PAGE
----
To come across a chef that tries to focus on a gluten free diet is few and far between. Yet the chef in Arroyo Trabuco Golf Club’s kitchen does his best— with the occasional Dutch Baby breakfast, of course. I cross paths with the O’Neill’s chef for this week’s interview.
Most important quality you look for in a sous chef.
I get excited about individuals who take initiative. Our kitchen is open for breakfast, lunch, dinner, Sunday brunch, holidays and a host of daily banquet events. So you can see why I say initiative, but personality goes a long way with me.
We noticed the polenta board and truffle cauliflower shells and cheese on the dinner menu. Tell us more about them.
The polenta board is my favorite menu item. I love polenta! The truffle cauliflower and cheese is an adaption of a gluten free mac and cheese. The cauliflower puree adds a creamy and unique character to the dish. The addition of sunchoke crumbles that act as bread crumbs adds both texture and flavor.
What is your guilty pleasure food.
Since I have a mostly gluten free diet I’d have to say the perfect Italian sandwich.
What was the turning point in your life when you decided you wanted to be in the hospitality industry?
When I realized that I could have a career making others happy, and I get to eat good food. That’s when I decided to go to culinary school.
What should culinary school teach (if anything) that you didn’t learn until you worked in restaurants?
I don’t know the curriculum these days, but in retrospect I’d want to learn more about managing employees and empowering others.
Most undervalued ingredient:
We’ve been making fresh farmers cheese for the last year, and sometimes we dry it out and age it slightly before serving, but I’ve started using it as a fresh sauce base. Our process is to cream the cheese and thin it while it’s hot, then add our Spanish green harissa to it.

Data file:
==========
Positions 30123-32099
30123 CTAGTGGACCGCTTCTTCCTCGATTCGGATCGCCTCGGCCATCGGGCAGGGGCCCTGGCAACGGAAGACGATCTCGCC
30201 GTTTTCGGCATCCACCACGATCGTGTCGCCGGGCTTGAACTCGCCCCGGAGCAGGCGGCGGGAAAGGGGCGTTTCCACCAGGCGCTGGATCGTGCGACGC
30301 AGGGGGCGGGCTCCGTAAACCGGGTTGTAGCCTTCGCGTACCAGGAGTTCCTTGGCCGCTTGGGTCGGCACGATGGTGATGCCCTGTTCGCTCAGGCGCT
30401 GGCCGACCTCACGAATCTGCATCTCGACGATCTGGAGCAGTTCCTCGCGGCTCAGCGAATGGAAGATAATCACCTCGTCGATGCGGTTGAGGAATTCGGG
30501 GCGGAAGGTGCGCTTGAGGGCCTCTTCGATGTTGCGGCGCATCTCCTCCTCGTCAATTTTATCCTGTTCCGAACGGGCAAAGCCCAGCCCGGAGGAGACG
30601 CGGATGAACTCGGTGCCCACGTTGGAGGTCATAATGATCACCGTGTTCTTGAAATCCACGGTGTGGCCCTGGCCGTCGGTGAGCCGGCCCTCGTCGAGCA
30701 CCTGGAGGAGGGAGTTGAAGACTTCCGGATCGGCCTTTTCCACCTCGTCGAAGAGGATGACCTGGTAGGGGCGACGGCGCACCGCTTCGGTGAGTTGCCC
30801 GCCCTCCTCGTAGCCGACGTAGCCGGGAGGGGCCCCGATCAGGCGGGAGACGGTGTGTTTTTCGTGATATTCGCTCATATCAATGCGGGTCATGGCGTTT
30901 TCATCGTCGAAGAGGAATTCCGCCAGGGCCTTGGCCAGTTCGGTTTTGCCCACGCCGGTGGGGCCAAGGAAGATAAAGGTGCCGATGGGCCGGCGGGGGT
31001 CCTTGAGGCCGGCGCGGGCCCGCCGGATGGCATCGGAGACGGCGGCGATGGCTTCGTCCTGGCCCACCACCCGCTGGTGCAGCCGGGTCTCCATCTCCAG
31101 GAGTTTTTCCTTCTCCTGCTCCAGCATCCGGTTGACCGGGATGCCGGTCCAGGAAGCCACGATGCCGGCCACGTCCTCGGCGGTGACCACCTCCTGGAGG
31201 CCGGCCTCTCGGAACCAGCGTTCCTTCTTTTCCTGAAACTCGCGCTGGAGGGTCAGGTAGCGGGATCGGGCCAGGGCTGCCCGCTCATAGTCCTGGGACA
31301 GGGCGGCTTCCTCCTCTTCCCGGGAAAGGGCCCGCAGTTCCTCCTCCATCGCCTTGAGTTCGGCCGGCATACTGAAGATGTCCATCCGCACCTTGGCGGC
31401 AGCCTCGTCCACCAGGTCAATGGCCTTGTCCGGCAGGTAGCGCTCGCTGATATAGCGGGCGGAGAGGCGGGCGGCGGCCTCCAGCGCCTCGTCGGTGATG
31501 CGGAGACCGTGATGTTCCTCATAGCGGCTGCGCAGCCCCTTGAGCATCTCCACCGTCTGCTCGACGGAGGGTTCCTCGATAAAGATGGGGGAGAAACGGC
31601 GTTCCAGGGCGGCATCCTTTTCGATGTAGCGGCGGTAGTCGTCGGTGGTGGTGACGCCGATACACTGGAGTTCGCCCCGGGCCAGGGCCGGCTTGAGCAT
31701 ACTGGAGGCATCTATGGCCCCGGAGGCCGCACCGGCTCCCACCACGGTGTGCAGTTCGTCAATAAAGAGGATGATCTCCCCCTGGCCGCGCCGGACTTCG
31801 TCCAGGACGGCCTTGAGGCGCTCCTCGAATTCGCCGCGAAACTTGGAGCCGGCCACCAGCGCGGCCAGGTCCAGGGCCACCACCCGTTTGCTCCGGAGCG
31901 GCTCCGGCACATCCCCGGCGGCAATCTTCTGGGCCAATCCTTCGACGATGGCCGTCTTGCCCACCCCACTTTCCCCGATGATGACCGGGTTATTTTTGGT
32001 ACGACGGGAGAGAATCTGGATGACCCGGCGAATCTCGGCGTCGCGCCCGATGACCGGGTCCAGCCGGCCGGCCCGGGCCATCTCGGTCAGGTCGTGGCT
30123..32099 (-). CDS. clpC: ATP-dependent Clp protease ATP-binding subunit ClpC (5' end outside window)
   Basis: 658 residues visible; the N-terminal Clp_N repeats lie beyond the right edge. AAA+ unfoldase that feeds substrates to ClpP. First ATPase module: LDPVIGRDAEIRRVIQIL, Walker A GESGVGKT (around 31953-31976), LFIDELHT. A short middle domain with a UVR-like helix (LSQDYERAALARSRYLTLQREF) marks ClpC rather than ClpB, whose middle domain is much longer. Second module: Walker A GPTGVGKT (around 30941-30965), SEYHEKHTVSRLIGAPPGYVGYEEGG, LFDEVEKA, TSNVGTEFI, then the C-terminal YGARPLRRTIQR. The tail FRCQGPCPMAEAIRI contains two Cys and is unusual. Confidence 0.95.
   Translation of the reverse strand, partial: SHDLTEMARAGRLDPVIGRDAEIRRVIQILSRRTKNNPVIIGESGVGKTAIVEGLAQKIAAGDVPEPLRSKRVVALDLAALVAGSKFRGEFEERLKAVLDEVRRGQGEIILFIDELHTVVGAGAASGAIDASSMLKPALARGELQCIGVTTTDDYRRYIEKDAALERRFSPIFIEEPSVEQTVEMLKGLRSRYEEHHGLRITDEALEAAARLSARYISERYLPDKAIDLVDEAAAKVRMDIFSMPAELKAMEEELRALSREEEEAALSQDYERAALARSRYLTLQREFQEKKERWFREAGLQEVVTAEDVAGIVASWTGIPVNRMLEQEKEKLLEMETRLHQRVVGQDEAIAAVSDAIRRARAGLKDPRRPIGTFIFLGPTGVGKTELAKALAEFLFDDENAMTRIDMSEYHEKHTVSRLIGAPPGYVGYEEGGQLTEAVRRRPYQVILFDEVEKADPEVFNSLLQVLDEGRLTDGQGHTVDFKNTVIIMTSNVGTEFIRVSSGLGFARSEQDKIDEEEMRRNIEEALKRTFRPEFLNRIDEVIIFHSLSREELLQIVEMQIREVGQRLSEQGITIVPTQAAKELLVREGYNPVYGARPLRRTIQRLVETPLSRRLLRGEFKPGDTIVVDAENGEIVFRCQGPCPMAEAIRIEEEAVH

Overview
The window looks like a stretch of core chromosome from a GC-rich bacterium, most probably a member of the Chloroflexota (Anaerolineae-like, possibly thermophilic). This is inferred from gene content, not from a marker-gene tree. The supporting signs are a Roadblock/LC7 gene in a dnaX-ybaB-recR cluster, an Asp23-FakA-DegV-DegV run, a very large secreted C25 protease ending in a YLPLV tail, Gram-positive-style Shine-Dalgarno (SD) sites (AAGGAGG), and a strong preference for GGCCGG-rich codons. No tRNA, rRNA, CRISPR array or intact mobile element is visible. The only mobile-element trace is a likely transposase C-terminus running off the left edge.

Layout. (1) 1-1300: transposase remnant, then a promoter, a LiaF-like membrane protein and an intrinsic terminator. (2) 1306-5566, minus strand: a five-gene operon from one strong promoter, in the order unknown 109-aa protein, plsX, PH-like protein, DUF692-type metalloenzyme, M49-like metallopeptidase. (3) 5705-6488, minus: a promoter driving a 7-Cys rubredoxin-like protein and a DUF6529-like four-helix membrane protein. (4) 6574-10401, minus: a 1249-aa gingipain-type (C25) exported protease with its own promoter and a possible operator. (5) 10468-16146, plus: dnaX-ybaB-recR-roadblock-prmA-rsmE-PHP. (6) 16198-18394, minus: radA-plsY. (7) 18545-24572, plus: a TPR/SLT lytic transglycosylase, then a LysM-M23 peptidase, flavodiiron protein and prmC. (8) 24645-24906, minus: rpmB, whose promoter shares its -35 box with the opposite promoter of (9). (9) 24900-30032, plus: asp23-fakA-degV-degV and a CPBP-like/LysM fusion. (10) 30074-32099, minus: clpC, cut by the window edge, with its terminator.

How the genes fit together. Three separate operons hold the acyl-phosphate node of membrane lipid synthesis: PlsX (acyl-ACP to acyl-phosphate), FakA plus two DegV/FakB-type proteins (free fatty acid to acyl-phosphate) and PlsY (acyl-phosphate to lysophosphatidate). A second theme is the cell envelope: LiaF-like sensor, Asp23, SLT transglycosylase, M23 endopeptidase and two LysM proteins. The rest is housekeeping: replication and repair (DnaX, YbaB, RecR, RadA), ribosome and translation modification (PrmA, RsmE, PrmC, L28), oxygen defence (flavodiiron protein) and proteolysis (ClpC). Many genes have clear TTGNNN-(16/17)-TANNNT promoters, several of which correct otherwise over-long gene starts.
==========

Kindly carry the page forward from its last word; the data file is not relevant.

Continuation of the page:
From your time at Tabu Grill to now, what have you learned over the years?
To use all your senses when you cook.
Take time to get to know the staff on a personal level, ask how the family is, etc.
That being a good communicator is the key to consistency.
One stereotype about your industry, and whether it’s true.
That as chefs we must eat well all the time. I certainly do enjoy some of the fruits from my labor, but I eat pretty simple at work. However, when I’m home I try and show off a little for my wife and son.
An indispensable kitchen utensil that isn’t a knife.
I love my plating spoons. They aren’t exactly indispensable, but they make me feel like an artist using the right brush to achieve the proper stroke.
Where did you grow up?
I grew up in Orange County, but lived in Albuquerque, Dallas and Washington D.C.
Tell us about your family. How did you meet your wife?
I met my wife at our school bus stop in Albuquerque, New Mexico. We were neighbors and friends through high school and married after college. We have one son, Hayden, who’s 10 and dangerously handsome.
You’re making breakfast; what are you having?
Dutch Babies with whatever type of fruit or berries I have around. I love the thin pancake that cooks up the side of the pan. Yum! No, they aren’t gluten free.
Do you play golf?
I enjoy going out in the middle of the afternoon to get away from hectic days at work.
Your favorite childhood memory:
As a child, I recall always being outside, running around with the other neighborhood kids. Those were some of the best times of my life. Quite a bit of camping in New Mexico as a teenager. You don’t need reservations; you just go!
Last thing you looked up online:
Okay, as a guy I know I’ve had my share of times where I’ve said, “I can make that!” Well, I’ve finally started to make good on all those comments. I’m studying concrete right now. I’ve already built a couple of cubes and made a bench for my backyard, and I’m currently looking to make a concrete and wood outdoor dining table.
Hardest life lessons you’ve learned:
To stop making excuses.
That it’s okay to ask for help.
That you never fail at anything if you really try.
What profession would you like to try if you weren’t in this business?
Outside of carpentry, I’d love to be an architect. Primarily home design.
O’Neill’s Bar & Grill is located at the Arroyo Trabuco Country Club at 26772 Avery Pkwy, Mission Viejo, (949) 305-5100; www.arroyotrabuco.com/oneills.aspx